Cooking up collaboration between old and new food media

I love Food & Drink magazine. Every time I see an issue, I want to lick its colourful, glossy pages. If it wasn’t so gauche, I’m certain it would prove that you can actually taste whatever dish or drink is printed on them.

I don’t often get a copy in my clutches because my fellow drinkers who frequent the same neighbourhood libation station known as the LCBO seem as ravenous as me when they see the magazine hot off the press and temptingly on display at the store’s entrance.

The copies I do have, I squirrel away in a special place — my cookbook cupboard. They are dog-eared, buckled and stained from ingredients I drop on them while concocting the recipes on their pages.

Given that history, I couldn’t wait to sit in on Lucy Waverman’s session at the recent Food Bloggers of Canada conference in Hockley Valley. Lucy is the magazine’s food editor. She’s also food writer royalty in my world, writing a regular column for the Globe and Mail. I unabashedly covet her job and I planned to hang on to her every word as she talked about the new face of food writing.

I gathered, though, from what she had to say, that it’s a face she doesn’t love.

Certain messages from her talk still echo more than a week later: food bloggers are said to have taken the joy out of cooking because we don’t test our recipes; don’t expect to make a mint from a cookbook or even think that publishing one will be easy; and the one that really haunts me — most people in the industry feel that food bloggers are pushovers. We’ll write about anything for a freebie.

I blog about food but I’m not a pushover. I will not shill for a free bag of pasta, nor have I despite the offers being plentiful.

It’s obvious to me that in some cases I’m not being chosen to receive free product because a company loves my blog or my ability to craft a sentence. They love me because I’m good for their marketing bottom line (read: cheap labour).

Still, I wasn’t angry at Lucy’s bluntness. In fact, I appreciated when she asked if anyone in the room had worked with an editor or been through the rigorous fact-checking process. I was one of three people who raised my hand.

I liked how forthright she was when she told us to ask permission to use someone’s recipes on our site and to test vigourously when creating our own.

When she reinforced the need for bloggers to be authentic and ethical, I cried out hallelujah in my head. I was unfazed by her honesty and her lack of warmth and fuzziness when doling out the truth. We’ve all read bad blogs, be it about food or anything else, and as someone who strives to bring the same values I learned as a journalist to my hobby, I was grateful for her candor.

Others weren’t, however.

Maybe it’s because I’ve spent a decade in newsrooms, the same environment Lucy has spent her career, and know they are places where punches aren’t pulled. Thick skins are required or grown in a hurry, and being mindful of the feelings of others isn’t always top of mind when filling pages and meeting deadlines.

But many who joined me in the session were offended by Lucy’s assessment of food blogging. They thought she was a downright downer while the rest of the conference had such a positive tone.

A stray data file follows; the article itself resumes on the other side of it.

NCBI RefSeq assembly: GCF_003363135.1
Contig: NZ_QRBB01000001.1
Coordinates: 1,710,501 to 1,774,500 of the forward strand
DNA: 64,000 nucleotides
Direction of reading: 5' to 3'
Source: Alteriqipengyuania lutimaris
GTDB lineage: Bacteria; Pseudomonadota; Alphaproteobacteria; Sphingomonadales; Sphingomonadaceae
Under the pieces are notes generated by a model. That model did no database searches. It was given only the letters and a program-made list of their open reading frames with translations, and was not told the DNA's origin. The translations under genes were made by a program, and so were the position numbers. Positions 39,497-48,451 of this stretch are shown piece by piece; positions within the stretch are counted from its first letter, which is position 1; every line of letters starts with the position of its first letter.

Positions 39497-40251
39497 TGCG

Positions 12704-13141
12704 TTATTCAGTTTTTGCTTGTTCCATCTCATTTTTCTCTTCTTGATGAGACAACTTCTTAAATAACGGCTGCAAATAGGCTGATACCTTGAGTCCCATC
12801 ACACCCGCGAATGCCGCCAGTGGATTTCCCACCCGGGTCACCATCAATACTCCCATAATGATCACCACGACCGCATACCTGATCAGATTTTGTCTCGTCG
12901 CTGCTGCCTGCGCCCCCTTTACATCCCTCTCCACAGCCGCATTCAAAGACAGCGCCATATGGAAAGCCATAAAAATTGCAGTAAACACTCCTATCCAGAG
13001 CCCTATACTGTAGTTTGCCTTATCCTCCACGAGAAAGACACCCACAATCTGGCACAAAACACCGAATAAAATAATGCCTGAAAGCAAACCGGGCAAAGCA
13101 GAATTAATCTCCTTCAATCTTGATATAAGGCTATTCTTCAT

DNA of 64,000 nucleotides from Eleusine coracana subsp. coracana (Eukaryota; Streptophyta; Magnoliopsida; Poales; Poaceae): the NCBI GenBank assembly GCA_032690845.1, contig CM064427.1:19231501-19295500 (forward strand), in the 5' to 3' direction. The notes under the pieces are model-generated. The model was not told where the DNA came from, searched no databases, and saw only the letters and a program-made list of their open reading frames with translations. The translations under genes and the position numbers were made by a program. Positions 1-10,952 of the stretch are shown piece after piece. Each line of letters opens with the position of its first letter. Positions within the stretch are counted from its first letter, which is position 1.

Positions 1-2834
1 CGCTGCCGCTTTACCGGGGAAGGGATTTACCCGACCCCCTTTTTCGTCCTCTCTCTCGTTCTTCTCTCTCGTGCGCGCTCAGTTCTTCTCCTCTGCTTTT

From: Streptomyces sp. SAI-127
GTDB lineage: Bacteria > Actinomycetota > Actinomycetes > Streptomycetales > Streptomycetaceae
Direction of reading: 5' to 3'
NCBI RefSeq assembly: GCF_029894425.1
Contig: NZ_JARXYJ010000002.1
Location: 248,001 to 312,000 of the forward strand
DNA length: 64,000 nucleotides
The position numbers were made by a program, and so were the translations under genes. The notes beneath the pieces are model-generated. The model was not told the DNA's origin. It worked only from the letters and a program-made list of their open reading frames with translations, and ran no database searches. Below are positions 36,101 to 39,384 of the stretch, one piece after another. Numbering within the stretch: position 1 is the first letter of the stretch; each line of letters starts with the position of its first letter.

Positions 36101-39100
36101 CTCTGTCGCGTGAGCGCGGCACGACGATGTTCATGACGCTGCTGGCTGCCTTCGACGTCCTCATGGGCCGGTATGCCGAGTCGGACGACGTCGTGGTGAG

It was obvious she was leery — and weary — of food bloggers, particularly after relaying a bad experience she had working with one on a story for Food & Drink.

How unfortunate, really. Those of us who were at the conference were there because we want to see food bloggers upholding the same standards Lucy uses in her own work.

We all know there are pushovers, those who will sellout for a jar of salsa or free tickets to the food event du jour, just like Lucy says. But I’m confident that I wasn’t sitting in a room of those people.

One conference goer even suggested traditional media and bloggers could work together. He has seen it happen in his hometown of Calgary. But Lucy made it seem as though it were impossible in Toronto. Too many pushovers and hacks, perhaps, using new media as their outlet, and people had caught on to the problems with food bloggers.

To that I say, Lucy, give us a chance. It’s not you versus us. We can only be better if we collaborate, a message reinforced recently when I sat in on a talk by legendary television producer Ralph Mellanby, who spoke to a group of up-and-comers lusting after his job.

Mellanby, who won five Emmys for his television production of several Olympics, didn’t tell his proteges he doubted they had what it takes to make it in the industry. He urged everyone to work together because the person they were sitting next to could one day be their boss or can teach us a thing or two.

“That person sitting next to you is as big as any producer walking in. You need to work together, not stab each other in the back,” Mellanby said. “When you see great shows… that’s not a big producer. That’s the cameraman… the whole crew.”

To my fellow bloggers, I say find someone in the world of traditional media and reach out to them. Ask them for feedback about your work, interview them about how they do their job, deal with unexpected hurdles or come up with story ideas. Find a willing mentor because the Lucy Wavermans of the world have so much to offer us. And don’t dismiss them because you don’t like what they have to say.

We need to work together, We all have much to learn from each other. To do so will only make the industry of food writing better, more authentic and ethical, just like Lucy Waverman — and us food bloggers — want it.

 

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